Barus, Carl

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Barus, Carl

(b. Cincinnati, Ohio, 19 February 1856; d. Providence, Rhode Island, 20 September 1935)

physics.

Barus was the son of German immigrants.tip of Lake Lugano His father, Carl Barus, Sr., was a musician and choirmaster; his mother, Sophia Moellmann, was a clergyman’s daughter. Despite persistent financial difficulties, he attended Columbia University’s School of Mines from 1874 to 1876 and from 1876 to 1879 studied at Würzburg, where he took his Ph.D. under Friedrich Kohlrausch. Barus worked for the United States Geological Survey (1880–1892), the United States Weather Bureau (1892–1893), and the Smithsonian Institution (1893–1894), where he assisted Samuel P. Langley with the development of the flying machine. Appointed to the Hazard professorship of physics at Brown University in 1895, he became dean of the graduate school in 1903 and taught until his retirement in 1926. Barus was married in 1887 to Annie G. Howes of Massachusetts, a graduate of Vassar College who was active in civic and social reform.

While at the Geological Survey, Barus worked in collaboration with the geologist Clarence King, an advocate of aiding the study of geological evolution with the laboratory analysis of rocks and minerals under high temperatures and pressures. Perhaps Barus’ most significant achievement was the development, independently of Châtelier, of methods of measuring, with thermocouples, temperatures over a range of some 1,000° C. Internationally known as an authority on pyrometry, he was elected to the National Academy of Sciences in 1892 and awarded the Rumford Medal of the American Academy of Arts and Sciences in 1900. A founder of the American Physical Society in 1899, he served as its president from 1905 to 1906.

At the Weather Bureau, Barus’ research shifted to the condensation of water vapor on nuclei, but his departure interrupted his experiments. Resuming this work about 1900, he studied the effects of X rays and radioactivity on condensation in a fog chamber. The chamber, a cylinder made of wood impregnated with resin, was filled with moist air at atmospheric pressure and connected through a stopcock to another chamber at lower pressure. When the stopcock was opened, the air became supersaturated.

Barus concluded that ionization was relatively unimportant in condensation, but C. T. R. Wilson pointed out that his apparatus was unreliable. Wilson had published two authoritative papers in 1899 showing that ions produced by X rays and radioactivity were significant in condensation. He had used a chamber made almost wholly of glass; supersaturation was achieved by expansion at the sudden drop of a piston. Wilson sharply criticized Barus for ignoring the contaminating effect of the resin in his chamber and for failing to recognize that the stopcock method of expansion allowed condensation to occur before maximum supersaturation. In addition, Barus had failed to shield the chamber from the strong electric field of his X-ray apparatus.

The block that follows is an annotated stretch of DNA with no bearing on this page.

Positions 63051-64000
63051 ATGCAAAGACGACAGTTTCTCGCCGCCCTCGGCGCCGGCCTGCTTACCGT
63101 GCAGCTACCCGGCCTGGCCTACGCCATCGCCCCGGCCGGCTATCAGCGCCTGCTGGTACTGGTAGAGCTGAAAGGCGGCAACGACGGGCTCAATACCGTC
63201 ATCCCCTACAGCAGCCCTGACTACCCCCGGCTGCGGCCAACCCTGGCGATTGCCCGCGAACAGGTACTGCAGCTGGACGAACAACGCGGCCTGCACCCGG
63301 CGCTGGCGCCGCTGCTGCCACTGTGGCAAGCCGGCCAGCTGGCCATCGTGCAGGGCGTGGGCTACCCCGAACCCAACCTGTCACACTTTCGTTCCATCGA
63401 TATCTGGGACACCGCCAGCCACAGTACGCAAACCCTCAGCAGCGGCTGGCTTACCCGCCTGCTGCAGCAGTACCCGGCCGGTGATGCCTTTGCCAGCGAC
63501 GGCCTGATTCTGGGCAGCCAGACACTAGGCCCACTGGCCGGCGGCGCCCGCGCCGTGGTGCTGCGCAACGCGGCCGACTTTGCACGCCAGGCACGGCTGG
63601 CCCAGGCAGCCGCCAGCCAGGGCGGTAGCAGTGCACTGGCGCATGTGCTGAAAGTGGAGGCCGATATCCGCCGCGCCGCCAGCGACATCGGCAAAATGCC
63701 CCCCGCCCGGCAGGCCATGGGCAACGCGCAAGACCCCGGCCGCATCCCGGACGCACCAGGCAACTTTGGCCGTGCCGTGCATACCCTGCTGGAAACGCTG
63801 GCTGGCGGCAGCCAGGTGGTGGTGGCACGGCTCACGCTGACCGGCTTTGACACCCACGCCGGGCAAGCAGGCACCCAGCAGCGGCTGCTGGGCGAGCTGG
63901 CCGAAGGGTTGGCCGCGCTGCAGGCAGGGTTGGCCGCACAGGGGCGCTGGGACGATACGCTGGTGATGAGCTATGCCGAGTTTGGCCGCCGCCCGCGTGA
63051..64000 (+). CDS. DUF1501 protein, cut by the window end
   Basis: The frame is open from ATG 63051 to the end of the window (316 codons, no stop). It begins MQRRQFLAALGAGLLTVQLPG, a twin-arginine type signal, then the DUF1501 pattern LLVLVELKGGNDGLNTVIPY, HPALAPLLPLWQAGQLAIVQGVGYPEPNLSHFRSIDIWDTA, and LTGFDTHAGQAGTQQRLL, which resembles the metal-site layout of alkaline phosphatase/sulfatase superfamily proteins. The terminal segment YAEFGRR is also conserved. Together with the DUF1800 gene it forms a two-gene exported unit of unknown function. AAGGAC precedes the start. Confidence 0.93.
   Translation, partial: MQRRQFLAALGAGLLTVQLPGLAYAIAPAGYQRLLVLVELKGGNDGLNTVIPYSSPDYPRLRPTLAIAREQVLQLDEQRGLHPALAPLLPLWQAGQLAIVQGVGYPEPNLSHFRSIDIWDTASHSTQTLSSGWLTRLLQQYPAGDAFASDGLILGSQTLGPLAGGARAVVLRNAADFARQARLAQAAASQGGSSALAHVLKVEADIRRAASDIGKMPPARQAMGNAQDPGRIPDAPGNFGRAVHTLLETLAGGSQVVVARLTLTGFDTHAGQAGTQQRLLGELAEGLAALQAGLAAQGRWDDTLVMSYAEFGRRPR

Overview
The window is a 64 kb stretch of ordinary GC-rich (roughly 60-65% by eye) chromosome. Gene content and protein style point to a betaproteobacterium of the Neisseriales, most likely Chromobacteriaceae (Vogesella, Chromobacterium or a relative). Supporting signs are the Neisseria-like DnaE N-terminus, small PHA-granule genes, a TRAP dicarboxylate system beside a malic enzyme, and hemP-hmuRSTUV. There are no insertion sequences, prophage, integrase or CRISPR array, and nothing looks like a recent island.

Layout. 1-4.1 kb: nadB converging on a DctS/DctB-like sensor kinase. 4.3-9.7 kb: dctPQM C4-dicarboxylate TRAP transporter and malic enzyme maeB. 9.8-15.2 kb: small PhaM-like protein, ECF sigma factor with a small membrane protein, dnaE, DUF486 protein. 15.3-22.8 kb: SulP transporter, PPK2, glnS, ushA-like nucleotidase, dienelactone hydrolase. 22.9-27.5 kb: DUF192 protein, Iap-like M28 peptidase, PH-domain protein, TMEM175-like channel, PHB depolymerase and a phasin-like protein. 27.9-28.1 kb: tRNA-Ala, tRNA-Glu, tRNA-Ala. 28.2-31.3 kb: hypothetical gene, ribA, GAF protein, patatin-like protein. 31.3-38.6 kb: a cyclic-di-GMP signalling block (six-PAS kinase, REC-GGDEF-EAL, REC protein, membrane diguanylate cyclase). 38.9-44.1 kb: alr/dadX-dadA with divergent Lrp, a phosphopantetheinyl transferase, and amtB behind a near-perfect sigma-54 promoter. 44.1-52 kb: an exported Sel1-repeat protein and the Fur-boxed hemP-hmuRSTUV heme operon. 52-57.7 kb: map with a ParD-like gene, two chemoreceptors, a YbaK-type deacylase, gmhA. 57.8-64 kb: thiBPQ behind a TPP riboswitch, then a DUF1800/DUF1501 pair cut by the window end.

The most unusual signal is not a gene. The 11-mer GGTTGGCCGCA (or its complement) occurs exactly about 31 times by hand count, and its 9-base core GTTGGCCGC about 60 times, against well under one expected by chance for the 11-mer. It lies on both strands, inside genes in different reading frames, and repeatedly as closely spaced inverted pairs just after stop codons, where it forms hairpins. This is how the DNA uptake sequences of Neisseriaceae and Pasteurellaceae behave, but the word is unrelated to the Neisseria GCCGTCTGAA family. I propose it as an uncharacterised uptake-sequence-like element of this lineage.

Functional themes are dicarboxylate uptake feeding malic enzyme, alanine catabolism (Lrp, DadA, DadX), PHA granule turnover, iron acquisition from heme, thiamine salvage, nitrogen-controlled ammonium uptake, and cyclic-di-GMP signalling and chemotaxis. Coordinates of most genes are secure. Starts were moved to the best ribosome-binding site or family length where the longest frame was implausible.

Rutherford, who disliked the fragility of Wilson’s glass equipment, encouraged Barus to improve the fog chamber so as to explore the nature of X rays. But Barus soon dropped this work entirely, and by the 1920’s, despite continued publication, he had fallen into professional obscurity.

BIBLIOGRAPHY

Barus’ papers are in the Brown University Archives, the John Hay Library, Brown University, Providence, R.I. The collection consists of his 269-page unpublished autobiography, a frank account of his personal and professional life; a file of about 750 letters, mostly to Barus from personal and scientific correspondents, covering 1879–1935; ten letterpress books for the years 1882–1897, particularly useful for his work at the Geological Survey; and a small group of miscellaneous scientific papers and notes.

R. Bruce Lindsay, “Carl Barus,” in National Academy of Sciences Biographical Memoirs, 22 (1943), 171–213, is far better than the usual official memoir by a former student. Based on the Barus papers, it is a sympathetic and perceptive account and contains an apparently complete bibliography of Barus’ many publications.

Daniel J. Kevles

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